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5 Hidden FileMaker Design Tools I’m Thankful For

Designing FileMaker

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Over time, one collects bits and pieces of knowledge about different corners of development. Features that are a little more difficult to discover, or shortcuts that can help out in a pinch. Some of these nuggets can make developing faster, easier, or more accurate. Here are five helpful features you may or may not already know about, but which I’m thankful we have available.

5 Things

1. Multiple Inspector palettes

I think we can all agree that the Inspector palette is indispensable. But did you know you can create more than one Inspector window at a time? It’s found in Layout mode under View > New Inspector. I sometimes do this to cut down on the amount of switching between tabs when creating styles, for instance. You can keep one Inspector on the Appearance tab so you can modify fill, line and other attributes, and the other on the Styles tab, to easily manage and create styles as you go. There are also lots of other situations where having multiple Inspectors is useful. You can even make one of them quite small and tuck it away in a corner. If you find yourself switching panels in the Inspector a lot, it might be easier to open a new Inspector instead.


2. Change measurement units

Let’s stay with the Inspector for a moment. Have you been stuck designing in inches because you didn’t know you could change the measurement units? You can change them by clicking on the unit label in the Position area. I’m not sure who showed this to me, and I’ve known this forever, but it’s not necessarily obvious to everyone. I often change units when switching between designing interfaces (where I generally use points), and designing reports (where I sometimes use inches or centimetres to measure printed pages).


The other way to change units is to show the Ruler ( View > Rulers) and click on the units at the origin.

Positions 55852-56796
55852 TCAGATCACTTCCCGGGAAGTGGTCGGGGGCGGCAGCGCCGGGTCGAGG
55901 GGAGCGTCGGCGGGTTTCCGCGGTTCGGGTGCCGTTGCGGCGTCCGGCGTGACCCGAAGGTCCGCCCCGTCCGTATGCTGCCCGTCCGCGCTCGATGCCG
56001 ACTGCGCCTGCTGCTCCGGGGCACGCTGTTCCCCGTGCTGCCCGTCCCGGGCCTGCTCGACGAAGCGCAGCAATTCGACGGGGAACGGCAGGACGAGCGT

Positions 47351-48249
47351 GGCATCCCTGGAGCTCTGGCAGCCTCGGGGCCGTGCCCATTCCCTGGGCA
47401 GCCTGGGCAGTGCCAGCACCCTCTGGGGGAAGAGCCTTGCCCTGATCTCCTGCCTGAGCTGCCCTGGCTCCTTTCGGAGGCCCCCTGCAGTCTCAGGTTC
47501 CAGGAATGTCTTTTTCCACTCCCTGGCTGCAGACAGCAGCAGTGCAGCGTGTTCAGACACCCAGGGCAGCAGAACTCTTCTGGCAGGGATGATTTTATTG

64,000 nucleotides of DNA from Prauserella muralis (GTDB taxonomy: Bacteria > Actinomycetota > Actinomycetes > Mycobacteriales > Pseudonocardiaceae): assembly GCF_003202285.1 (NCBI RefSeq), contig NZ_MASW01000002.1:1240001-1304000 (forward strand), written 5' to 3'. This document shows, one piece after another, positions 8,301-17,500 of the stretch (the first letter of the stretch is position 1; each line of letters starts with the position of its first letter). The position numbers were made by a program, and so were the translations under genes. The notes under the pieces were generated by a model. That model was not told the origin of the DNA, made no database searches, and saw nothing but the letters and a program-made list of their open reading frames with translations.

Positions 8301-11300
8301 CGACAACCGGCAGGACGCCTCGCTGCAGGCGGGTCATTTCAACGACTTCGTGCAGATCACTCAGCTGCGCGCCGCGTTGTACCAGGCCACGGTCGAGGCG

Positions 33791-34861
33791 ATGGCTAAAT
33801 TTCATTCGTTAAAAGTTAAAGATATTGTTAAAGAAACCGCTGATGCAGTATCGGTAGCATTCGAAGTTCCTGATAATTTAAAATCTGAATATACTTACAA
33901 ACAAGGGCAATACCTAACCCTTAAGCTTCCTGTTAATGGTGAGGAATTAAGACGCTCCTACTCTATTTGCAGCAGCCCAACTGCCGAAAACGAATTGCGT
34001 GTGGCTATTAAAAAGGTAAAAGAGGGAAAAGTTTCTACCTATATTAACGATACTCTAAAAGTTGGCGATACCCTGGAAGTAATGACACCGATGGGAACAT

Change Units Ruler 2


3. Shorten merge fields using Position

When you place a merge field on a layout, the length of the field name (including any relationship) determines the space it takes up on the layout. However, in some cases the data it is intended to contain is quite a lot shorter. I sometimes have long relationship names, so this can be an issue. If you simply try and drag the handle to make it shorter, the text wraps to the next line, possibly throwing off the baseline alignment or encroaching on nearby objects such as portal rows or tab panels.


However, you can shorten a merge field using the Position area of the Inspector. Simply type in the desired width, and—ta-da! A short merge field, no matter how long its name happens to be.


4. Show Sample Data

Sometimes you want to see how record data will look while you’re still designing in Layout mode. Rather than switching back and forth between Layout and Browse, there is an option to show data from your records in Layout mode (View > Show > Sample Data). This will show you data in Layout mode from the record you’re on in Browse mode. If there is no data to show, then the fields are filled with lorem ipsum text. You might want to navigate to a record that has lots of text first in order to see how it will look as you adjust field lengths and so on. It’s a useful little feature that I sometimes forget about, but does come in handy from time to time.


5. Hiding/showing sub summary parts on a single layout

Like that super-cool minimalist coffee table that opens up to reveal a personal lap pool underneath (just kidding!), interface elements that do double duty are always welcome. Here, we can take advantage of the fact that sub-summary parts on a layout only show when the data is sorted. That means we can have as many sub-summary parts as we want, and they will only show if the user sorts the data. So one layout can have multiple purposes, cutting down on overhead.




I hope you found one or two useful things here to help you solve a problem or make your development a bit easier. If you have any favourite hidden features that you’d like to share with everyone, please leave a comment below!

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